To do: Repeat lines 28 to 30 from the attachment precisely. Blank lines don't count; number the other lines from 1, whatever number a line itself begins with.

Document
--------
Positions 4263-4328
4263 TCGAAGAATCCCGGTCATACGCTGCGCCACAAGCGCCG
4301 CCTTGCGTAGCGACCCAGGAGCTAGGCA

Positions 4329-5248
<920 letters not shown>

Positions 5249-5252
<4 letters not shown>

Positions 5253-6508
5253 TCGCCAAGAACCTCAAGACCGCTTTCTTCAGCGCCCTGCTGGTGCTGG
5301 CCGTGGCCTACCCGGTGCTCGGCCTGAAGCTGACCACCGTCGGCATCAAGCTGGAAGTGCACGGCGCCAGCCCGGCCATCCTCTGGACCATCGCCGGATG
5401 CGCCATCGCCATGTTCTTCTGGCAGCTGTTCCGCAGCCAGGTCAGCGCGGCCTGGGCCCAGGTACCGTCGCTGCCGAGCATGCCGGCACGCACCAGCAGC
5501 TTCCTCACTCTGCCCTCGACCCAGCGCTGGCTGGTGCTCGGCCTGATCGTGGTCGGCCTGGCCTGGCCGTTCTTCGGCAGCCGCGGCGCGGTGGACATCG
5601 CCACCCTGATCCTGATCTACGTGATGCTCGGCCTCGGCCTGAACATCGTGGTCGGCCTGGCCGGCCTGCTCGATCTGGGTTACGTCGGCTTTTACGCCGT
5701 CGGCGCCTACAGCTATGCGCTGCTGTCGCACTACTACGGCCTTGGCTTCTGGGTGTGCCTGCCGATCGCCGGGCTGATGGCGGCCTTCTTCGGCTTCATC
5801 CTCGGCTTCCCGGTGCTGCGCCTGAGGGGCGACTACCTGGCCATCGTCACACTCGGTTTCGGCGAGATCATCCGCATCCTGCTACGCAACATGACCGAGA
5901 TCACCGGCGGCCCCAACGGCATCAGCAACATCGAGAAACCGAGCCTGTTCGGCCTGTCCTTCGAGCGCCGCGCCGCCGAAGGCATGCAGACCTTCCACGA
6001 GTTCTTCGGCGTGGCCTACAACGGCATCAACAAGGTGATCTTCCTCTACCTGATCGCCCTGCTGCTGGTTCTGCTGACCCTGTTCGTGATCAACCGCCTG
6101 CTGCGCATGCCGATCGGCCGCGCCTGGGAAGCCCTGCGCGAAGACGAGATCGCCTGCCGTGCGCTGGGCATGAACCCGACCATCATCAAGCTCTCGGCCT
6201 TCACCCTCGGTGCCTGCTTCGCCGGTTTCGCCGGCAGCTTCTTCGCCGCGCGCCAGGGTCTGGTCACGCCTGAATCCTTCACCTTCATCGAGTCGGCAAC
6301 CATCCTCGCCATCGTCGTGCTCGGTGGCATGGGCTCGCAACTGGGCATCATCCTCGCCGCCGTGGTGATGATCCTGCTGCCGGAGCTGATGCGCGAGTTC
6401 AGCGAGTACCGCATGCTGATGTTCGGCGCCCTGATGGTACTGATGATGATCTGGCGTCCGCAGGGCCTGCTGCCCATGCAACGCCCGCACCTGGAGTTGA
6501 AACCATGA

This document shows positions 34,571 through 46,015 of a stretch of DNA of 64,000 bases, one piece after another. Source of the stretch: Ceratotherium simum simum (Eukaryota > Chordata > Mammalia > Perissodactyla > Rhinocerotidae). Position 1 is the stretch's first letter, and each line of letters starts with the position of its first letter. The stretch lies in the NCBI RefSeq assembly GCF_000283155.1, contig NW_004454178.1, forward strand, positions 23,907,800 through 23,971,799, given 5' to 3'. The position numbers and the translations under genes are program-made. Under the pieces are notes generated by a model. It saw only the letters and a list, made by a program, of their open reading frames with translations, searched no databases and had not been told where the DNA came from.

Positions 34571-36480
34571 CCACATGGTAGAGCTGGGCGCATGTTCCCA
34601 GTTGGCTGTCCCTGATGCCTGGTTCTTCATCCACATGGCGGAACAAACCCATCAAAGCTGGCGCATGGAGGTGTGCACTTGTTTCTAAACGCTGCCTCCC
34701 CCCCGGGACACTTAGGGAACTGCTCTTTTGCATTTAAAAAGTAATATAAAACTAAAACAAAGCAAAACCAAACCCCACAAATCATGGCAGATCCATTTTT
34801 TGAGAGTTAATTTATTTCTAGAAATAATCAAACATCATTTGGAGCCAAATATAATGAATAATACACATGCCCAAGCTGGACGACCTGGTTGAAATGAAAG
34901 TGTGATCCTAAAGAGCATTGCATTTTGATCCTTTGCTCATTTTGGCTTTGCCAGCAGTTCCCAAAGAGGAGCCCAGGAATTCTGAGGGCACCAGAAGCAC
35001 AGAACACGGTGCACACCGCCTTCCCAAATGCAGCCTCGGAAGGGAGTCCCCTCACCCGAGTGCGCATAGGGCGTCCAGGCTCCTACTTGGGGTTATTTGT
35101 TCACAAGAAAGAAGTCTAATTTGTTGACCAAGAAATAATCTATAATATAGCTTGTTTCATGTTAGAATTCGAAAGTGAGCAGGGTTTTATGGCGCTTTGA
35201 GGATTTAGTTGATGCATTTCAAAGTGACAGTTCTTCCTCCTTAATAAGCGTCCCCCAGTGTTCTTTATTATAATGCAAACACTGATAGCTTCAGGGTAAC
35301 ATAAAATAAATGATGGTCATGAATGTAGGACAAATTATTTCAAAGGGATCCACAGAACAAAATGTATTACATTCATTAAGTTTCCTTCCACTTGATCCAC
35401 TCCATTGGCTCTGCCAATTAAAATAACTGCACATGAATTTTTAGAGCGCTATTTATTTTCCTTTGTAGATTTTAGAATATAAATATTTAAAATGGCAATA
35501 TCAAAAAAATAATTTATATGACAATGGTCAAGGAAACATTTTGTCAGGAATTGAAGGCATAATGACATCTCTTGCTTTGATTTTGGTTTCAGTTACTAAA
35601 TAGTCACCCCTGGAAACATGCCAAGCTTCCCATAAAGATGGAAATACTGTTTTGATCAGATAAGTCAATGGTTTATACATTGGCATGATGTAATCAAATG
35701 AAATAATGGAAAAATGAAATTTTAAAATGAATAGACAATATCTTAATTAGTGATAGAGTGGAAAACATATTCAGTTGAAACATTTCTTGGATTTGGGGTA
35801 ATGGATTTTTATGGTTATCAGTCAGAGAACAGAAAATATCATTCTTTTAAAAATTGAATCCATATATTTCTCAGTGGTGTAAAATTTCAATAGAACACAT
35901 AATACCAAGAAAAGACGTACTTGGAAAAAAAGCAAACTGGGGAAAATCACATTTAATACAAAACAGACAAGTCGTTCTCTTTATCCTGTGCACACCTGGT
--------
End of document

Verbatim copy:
34801 TGAGAGTTAATTTATTTCTAGAAATAATCAAACATCATTTGGAGCCAAATATAATGAATAATACACATGCCCAAGCTGGACGACCTGGTTGAAATGAAAG
34901 TGTGATCCTAAAGAGCATTGCATTTTGATCCTTTGCTCATTTTGGCTTTGCCAGCAGTTCCCAAAGAGGAGCCCAGGAATTCTGAGGGCACCAGAAGCAC
35001 AGAACACGGTGCACACCGCCTTCCCAAATGCAGCCTCGGAAGGGAGTCCCCTCACCCGAGTGCGCATAGGGCGTCCAGGCTCCTACTTGGGGTTATTTGT